Aerating Lawns in Georgia

Aerating your lawn once a year is incredibly beneficial in the south, where the temperatures can get unbelievably high. As temperatures begin to increase, you need to be sure your warm-season grass will have all of the needed nutrients throughout the year. (Autumn is the better time to aerate your cool-season grass.) The only way to do this is aeration.

Aeration is the process of poking large enough holes in your grass to improve the quality that water and nutrients pass through, into the soil. Aeration is necessary for proper growth and complete health of your yard while building a strong foundation for the entirety of it.

Your grass begins to grow at the very beginning of spring, therefore you want to aerate before it hits the peak of its growth. You also want to aerate before the warmer temperatures hit because if not, it is hard for the nutrients to travel deep enough to make a difference in the growth. Aeration allows your lawn time to fill in all of the holes you punctured earlier in the season.

Encouraging deeper roots, aeration is essential to keep your yard green and healthy year-round. How often should I aerate? It all depends on how hard your soil is. You can get an idea by doing this: Wait five days after a rain and try to poke a Phillips head screwdriver into the soil. If it only penetrates easily an inch, it’s time to aerate. A lot of folks aerate once each year and say it does their lawn a great deal of good.

Summer Lawn Prep

You can ask just about any homeowner, and they will tell you one of their top concerns is maintaining a healthy-looking lawn. Between maintaining the bright, healthy green yard of your dreams and keeping up with the length of the fast-growing grass, here are a few tips to help you out.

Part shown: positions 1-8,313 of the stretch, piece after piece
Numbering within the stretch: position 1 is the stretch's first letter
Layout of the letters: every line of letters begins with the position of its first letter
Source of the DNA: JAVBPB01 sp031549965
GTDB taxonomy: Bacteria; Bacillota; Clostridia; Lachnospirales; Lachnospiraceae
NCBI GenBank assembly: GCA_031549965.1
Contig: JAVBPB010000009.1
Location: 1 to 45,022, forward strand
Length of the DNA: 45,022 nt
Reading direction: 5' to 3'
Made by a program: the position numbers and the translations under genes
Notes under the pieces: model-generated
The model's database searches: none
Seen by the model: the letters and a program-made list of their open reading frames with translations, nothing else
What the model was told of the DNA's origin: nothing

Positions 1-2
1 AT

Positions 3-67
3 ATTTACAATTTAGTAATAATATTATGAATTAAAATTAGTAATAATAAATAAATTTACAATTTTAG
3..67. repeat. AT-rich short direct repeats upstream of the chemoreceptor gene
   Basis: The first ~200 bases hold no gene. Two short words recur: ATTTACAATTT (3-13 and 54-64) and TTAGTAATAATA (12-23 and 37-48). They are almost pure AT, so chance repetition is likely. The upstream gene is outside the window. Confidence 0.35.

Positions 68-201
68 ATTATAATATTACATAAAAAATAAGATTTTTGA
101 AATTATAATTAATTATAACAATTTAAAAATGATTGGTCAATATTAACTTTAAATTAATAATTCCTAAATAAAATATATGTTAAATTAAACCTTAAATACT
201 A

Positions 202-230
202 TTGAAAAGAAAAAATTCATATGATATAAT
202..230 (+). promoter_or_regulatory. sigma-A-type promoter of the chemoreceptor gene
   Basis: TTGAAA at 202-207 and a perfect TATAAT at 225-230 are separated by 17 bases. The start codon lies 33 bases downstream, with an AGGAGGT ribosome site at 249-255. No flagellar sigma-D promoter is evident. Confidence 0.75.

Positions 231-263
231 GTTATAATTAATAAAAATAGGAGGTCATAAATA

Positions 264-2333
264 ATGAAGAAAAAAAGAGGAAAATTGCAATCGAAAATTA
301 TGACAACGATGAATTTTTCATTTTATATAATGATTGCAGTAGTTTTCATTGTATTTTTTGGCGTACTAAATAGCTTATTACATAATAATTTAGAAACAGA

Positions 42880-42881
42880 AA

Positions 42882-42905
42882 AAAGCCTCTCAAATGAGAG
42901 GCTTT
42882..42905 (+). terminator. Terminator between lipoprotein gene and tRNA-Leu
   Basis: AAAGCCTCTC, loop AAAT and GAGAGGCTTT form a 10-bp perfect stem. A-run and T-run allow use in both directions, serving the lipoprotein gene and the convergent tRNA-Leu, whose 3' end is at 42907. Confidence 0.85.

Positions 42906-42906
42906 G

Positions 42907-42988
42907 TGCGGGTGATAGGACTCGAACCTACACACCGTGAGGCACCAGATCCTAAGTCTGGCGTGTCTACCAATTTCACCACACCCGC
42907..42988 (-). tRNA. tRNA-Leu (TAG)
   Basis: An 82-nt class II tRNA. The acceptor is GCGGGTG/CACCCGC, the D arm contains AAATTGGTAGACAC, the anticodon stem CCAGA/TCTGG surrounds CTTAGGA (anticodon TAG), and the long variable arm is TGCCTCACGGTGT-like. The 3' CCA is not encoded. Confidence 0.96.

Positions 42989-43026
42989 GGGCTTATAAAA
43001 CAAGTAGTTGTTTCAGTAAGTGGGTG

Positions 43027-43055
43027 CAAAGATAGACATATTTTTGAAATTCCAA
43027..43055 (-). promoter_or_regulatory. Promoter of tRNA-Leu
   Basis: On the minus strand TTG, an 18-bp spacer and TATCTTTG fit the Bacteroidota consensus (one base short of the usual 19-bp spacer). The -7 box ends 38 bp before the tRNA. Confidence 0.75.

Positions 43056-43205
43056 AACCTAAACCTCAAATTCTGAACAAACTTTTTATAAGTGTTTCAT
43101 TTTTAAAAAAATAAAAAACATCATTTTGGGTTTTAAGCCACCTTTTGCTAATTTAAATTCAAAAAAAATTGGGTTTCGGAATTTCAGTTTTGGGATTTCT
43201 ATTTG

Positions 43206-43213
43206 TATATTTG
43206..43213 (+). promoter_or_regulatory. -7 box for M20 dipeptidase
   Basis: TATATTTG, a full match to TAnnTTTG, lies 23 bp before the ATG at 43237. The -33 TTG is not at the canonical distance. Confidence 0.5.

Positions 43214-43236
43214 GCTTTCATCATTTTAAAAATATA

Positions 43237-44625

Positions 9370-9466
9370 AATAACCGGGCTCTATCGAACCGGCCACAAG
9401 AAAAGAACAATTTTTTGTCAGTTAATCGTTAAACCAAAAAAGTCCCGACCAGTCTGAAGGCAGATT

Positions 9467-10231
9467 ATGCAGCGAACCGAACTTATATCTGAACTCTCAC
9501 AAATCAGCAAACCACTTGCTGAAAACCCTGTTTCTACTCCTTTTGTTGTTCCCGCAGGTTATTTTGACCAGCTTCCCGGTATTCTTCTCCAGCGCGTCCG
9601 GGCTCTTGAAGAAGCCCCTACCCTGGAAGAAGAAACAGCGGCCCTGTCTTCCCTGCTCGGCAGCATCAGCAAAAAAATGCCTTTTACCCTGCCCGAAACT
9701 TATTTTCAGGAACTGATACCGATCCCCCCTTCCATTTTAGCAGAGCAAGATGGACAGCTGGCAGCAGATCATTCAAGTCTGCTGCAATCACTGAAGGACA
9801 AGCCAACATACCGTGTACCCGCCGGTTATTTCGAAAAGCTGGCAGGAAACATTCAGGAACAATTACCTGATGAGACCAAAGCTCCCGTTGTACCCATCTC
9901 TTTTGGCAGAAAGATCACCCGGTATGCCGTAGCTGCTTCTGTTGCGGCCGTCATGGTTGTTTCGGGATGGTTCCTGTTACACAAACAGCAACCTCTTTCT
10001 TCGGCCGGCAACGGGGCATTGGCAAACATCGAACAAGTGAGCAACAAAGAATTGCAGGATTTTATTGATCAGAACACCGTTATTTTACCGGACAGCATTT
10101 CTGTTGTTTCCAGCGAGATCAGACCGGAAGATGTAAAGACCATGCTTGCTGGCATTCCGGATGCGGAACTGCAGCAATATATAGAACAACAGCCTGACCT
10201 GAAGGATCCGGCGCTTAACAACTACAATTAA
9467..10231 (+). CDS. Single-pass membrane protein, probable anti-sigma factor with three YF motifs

The best way to begin your yard prep is by gathering limbs, sticks, twigs, leaves and other litter surrounding your home. You can use a rake or leaf blower to do this.

Next, fertilize your lawn. The type of fertilizer varies depending on the type of grass you have, so be sure to research before purchasing. Fertilizer adds to the natural nutrients in your grass to help it grow thicker and fuller. Apply it at least twice a year, and cut back 30 days before the hottest summer temperatures hit.

You also may want to apply weed killer and pre-emergent, which is used to prevent crabgrass. If you don’t treat your lawn for crabgrass before it shows up, you won’t be able to get rid of it by autumn. Most lawn care brands offer a 2-in-1 solution which helps reduce the time and money spent in this part.

Mowing every five days for the first six weeks of spring instead of once a week will help avert roots from being stunted. If the grass grows too much before being cut, it prevents them from reproducing properly, which will affect your lawn for the rest of the year.

Choosing a good mulch greatly affects how your lawn looks and performs over the course of the warmer months. Trim dead branches on bushes before replacing the mulch under them.

Do not try to fill in brown patches with grass seed if you are applying pre-emergent or weed killer. Wait to seed until the fall, so they will begin to sprout and grow.

If you would rather trust your lawn to a seasoned professional, we offer services year-round to keep your lawn looking it’s best. Call or email today for your free estimate. In the meantime, give our tips a try and let us know what you think on our Facebook page.

Winter Lawncare

While you get a break from mowing this time of year, there are things that will help ensure your turf and your property will stay in tip-top condition:

  • Avoid excessive traffic on the lawn during the harsher winter months.
  • Remove leaves, pine straw and debris from your lawn so that it can get the most from applications and receive the sunlight and moisture that it needs to thrive.